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story Yonatan Gazit | May Tay
Two weeks before classes began for the sophomores at Yale-NUS, seven Yale professors made the trip halfway around the globe from New Haven to Singapore. They were here to visit the Yale-NUS and NUS campuses, as well as to teach mini-courses for the Class of 2017. These classes lasted from August 6–14, and their diversity was evident in titles ranging from ‘How to Find an Asteroid’ to ‘Reimagining Bruce Lee: A Writing Workshop’ and ‘The Moralities of Everyday Life’.
The courses were created to strengthen Yale-NUS’s connection with one of its two parent colleges, Yale University. “One of the things we’ve been concerned about all along is making sure we take good advantage of the resources of both our parent institutions, Yale and NUS. With NUS, partnerships can happen more conveniently and almost automatically because we are just across the bridge. With Yale, we need to put in some extra effort,” Dean of Faculty Charles Bailyn said.
These courses were exciting for both the students and professors involved. Natalie Tan ’17, who attended Professor Rick Prum’s course on the ‘The Evolution of Beauty’, elaborated, “It was inspiring to meet someone so passionate and dedicated to something. [Professor Prum] was telling us that he has been an avid bird watcher since he was eight… and he has kept the excitement ever since.”
Christian Go ’17 said that Professor Guiseppe Mazzotta taught him a lot in his short course, ‘Dante’s Divine Comedy’. “I thought we would be doing a lot of the things we did during LitHum, such as close reading and text analyses…but what enriched our experience was Professor Mazzotta’s expertise as an Italian Studies scholar. He really emphasised the context of the Comedy,” he said.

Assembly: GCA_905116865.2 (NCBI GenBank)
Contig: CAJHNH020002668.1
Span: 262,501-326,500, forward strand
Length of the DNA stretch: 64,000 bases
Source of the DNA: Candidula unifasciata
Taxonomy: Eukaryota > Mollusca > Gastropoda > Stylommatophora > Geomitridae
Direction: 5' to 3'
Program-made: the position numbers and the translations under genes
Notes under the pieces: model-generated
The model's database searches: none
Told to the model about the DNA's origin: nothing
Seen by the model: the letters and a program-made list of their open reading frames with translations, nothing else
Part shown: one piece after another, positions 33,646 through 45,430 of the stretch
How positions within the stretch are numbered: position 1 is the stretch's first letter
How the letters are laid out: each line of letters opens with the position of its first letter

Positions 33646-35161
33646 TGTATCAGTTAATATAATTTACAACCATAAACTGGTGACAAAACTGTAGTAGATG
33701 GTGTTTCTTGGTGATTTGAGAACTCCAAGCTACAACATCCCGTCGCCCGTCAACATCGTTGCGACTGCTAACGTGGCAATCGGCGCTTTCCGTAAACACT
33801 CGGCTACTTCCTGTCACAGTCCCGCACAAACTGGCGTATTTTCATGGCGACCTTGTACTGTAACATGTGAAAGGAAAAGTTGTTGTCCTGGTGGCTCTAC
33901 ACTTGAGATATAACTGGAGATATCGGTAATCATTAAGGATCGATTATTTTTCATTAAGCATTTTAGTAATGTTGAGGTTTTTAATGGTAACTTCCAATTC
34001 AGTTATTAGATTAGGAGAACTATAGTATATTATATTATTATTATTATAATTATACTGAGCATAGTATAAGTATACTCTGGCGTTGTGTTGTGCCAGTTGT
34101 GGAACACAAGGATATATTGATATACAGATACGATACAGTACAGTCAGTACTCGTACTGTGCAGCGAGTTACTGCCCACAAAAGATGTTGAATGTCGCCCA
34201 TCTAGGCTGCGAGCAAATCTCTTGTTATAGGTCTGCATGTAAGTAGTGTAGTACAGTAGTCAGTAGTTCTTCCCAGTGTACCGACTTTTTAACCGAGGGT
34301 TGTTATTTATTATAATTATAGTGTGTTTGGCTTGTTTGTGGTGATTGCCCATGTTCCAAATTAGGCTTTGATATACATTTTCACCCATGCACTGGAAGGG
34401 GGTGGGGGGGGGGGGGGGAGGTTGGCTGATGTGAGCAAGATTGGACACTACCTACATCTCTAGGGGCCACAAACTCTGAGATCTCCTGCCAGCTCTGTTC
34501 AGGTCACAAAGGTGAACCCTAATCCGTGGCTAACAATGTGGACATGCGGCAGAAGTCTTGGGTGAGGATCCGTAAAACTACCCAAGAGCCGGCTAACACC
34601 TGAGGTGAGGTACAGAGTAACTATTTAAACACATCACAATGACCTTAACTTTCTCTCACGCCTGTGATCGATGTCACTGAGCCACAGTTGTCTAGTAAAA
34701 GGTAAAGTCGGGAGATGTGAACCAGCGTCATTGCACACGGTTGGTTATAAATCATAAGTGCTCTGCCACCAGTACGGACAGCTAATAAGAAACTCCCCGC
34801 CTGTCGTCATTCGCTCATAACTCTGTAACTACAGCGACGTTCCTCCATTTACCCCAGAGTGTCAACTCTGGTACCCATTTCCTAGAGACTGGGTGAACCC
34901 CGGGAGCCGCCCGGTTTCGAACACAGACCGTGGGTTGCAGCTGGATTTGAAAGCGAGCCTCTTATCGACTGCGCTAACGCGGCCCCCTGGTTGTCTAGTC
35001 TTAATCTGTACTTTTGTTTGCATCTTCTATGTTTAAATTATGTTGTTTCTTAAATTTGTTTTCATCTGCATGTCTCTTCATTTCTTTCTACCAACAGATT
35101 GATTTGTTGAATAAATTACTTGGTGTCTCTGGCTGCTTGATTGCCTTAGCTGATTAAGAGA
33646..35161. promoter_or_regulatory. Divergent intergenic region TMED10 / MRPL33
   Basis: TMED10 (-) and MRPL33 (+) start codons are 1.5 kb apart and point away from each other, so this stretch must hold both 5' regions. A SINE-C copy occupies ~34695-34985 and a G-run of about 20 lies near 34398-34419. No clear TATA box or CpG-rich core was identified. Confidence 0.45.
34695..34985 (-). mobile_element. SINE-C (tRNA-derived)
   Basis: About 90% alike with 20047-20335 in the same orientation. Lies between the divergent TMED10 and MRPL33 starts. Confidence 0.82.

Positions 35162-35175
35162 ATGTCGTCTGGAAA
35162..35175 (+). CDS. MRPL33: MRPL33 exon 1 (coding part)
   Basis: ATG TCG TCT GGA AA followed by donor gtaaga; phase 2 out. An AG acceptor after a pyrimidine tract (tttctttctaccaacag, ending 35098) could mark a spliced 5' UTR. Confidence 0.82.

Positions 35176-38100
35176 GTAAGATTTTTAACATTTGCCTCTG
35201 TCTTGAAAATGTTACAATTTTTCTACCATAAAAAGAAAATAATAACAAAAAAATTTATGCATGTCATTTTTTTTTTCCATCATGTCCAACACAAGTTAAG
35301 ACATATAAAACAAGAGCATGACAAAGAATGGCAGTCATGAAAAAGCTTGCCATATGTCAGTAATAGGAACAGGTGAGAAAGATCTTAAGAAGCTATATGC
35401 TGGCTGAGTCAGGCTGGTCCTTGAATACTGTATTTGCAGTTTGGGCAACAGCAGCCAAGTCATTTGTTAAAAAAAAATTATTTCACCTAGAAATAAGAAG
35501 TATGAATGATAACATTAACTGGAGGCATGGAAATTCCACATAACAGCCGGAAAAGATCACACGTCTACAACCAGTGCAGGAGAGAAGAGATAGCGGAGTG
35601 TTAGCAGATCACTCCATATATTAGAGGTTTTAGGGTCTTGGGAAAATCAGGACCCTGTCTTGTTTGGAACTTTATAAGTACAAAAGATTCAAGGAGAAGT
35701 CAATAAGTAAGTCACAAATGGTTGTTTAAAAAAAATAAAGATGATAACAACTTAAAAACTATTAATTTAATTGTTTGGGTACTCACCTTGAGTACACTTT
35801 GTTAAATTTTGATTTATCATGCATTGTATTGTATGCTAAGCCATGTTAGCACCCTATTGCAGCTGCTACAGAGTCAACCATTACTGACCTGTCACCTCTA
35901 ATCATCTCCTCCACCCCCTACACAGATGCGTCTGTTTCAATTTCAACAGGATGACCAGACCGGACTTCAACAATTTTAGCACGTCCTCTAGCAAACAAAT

The professors, too, were impressed. “[The students] so outperformed my expectations that it stunned me on a daily basis. They were wildly inventive,” Professor Matthew Polly, who taught ‘Reimagining Bruce Lee: A Writing Workshop’, said. “One student did a mock tabloid interview, another a screenplay where Bruce Lee didn’t die, and yet another a musical. One…decided to write a brilliant rap song from Bruce’s perspective. And as if that wasn’t enough, he then laid down the track with a vocal assist from his classmate.”
Some students, however, felt the courses could have been better executed. “The course was structured and taught haphazardly; it tried to cover too long a timeline and too much ground…Professors should take into account the fact that it’s a short course—6 days—and focus on specific content or themes,” Toh Hui Ran ’17 said.
Overall, the courses were a learning experience for all members of the college, be it students, faculty, staff or visitors of the college. Tan agrees, “I do feel like it was less of a course and more of an engaging experience.”